modes are fast enough for everyday use.  In comparison they are about as
fast as a 4 or 8 colour workbench on an AGA Amiga!

Screen swapping is EXTREMELY fast on this card.  Just as fast as an AGA


The flicker fixer does not "pass-thru" Multiscan and dbl modes.  I wish
Village Tronic would have allowed for this.

The card has a bandwidth limitation of 85Mhz in all 16 and 24-bit modes.
So for example a mode of 1280x1024x16-bit @ 75Hz refresh is NOT possible. 
If you wish to use this mode on the Picasso IV you would have to settle
with a 46Hz refresh rate.  Interlace modes, however, are available.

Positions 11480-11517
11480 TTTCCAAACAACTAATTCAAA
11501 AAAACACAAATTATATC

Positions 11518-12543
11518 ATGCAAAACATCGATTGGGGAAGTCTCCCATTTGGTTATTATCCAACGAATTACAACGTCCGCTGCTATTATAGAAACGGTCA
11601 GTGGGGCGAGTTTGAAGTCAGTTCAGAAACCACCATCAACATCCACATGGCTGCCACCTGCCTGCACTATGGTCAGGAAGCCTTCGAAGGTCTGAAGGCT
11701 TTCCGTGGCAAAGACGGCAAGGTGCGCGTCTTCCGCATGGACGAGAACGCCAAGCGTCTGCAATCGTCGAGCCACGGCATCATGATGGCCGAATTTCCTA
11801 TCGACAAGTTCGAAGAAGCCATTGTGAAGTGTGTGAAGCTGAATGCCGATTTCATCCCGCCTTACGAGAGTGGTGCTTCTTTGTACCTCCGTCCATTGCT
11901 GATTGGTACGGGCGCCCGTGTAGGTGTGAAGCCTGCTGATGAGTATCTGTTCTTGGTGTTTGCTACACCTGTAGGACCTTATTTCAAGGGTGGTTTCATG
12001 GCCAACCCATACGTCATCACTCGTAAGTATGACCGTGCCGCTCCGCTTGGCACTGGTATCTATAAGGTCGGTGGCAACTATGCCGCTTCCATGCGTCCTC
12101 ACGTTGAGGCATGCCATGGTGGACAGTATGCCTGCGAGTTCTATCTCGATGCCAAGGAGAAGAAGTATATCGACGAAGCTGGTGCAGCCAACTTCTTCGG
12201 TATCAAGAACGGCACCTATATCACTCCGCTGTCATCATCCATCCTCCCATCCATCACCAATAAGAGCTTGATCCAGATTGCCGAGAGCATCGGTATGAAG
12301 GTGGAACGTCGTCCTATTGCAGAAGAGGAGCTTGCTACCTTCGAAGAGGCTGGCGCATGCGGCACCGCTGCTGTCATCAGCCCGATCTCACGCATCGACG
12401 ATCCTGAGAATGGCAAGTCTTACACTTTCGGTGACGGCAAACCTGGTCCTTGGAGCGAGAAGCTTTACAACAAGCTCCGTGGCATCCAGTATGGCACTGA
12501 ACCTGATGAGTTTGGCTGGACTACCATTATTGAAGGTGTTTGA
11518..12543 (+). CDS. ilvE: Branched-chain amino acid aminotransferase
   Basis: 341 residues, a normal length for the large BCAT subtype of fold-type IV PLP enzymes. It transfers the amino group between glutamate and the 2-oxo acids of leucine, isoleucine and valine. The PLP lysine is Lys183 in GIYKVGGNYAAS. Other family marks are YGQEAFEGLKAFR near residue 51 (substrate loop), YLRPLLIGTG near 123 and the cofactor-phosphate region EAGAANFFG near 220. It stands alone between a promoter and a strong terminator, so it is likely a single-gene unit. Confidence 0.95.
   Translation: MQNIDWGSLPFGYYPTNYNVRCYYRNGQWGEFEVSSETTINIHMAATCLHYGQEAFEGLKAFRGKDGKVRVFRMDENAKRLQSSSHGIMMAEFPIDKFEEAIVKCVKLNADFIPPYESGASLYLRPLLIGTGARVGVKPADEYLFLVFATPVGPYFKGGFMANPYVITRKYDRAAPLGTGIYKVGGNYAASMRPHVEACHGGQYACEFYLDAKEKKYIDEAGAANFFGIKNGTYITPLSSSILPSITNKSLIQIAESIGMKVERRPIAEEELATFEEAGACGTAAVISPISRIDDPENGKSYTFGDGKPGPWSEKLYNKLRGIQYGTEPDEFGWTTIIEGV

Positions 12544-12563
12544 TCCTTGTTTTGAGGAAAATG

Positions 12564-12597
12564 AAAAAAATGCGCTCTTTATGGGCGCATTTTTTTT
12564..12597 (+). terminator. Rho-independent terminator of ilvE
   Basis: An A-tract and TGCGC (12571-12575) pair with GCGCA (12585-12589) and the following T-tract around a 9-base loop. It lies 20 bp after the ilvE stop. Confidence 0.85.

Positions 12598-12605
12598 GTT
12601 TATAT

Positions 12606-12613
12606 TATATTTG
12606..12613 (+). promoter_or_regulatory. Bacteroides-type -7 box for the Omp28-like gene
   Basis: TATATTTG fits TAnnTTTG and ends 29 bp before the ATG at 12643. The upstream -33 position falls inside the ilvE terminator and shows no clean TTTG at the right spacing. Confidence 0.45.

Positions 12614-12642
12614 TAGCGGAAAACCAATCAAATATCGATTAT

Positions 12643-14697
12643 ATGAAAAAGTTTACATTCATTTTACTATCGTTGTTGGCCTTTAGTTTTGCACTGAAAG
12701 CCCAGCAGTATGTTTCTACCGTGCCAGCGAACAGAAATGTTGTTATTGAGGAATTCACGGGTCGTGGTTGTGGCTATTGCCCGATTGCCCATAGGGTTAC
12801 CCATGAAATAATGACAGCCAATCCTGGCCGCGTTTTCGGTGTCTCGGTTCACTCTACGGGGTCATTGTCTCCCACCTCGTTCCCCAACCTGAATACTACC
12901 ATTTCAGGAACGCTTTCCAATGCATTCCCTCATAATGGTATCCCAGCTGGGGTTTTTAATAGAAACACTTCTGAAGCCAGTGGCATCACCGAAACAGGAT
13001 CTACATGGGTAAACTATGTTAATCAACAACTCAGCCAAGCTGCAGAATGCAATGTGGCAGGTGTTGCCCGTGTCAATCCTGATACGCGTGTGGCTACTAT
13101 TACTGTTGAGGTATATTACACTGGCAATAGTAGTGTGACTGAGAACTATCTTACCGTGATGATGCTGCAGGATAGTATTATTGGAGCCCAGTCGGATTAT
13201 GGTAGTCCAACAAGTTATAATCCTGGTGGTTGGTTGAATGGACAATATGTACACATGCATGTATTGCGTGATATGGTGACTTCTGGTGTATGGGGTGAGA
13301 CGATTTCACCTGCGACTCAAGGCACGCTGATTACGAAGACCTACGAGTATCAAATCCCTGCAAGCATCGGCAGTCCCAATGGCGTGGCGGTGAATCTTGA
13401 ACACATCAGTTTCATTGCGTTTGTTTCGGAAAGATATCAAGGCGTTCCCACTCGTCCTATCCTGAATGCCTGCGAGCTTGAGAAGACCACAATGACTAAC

I would recommend 1024x768x16 or 24 @ 80Hz refresh.  This is a nice size
for a 17" monitor, and provides a very flicker free screen.

There is no screen dragging available in Picasso 96.

I suggest you visit the following WWW sites for some excellent information
on Picasso IV:                    (thanks to Robert Reiswig) (thanks to Jens Langner)


I have owned the GVP Spectrum, Cybervision 64, and now the Picasso IV.  The
Picasso IV can be compared closely with the CyberVision 64 (no longer
available) from phase 5 digital products.

VS. GVP Spectrum...

The Picasso IV is much faster than the GVP spectrum in 16 24-bit modes. 
Due to the 4 megabytes of EDO video memory, it can also have 16 and 24-bit
colour depths at higher resolution (for example 24-bit at 1024x768 at 80Hz
refresh non-interlaced!).  In these higher depth modes the card is still
very fast. 

VS. CyberVision 64...

In comparison to the original CyberVision 64, the Picasso IV seems again to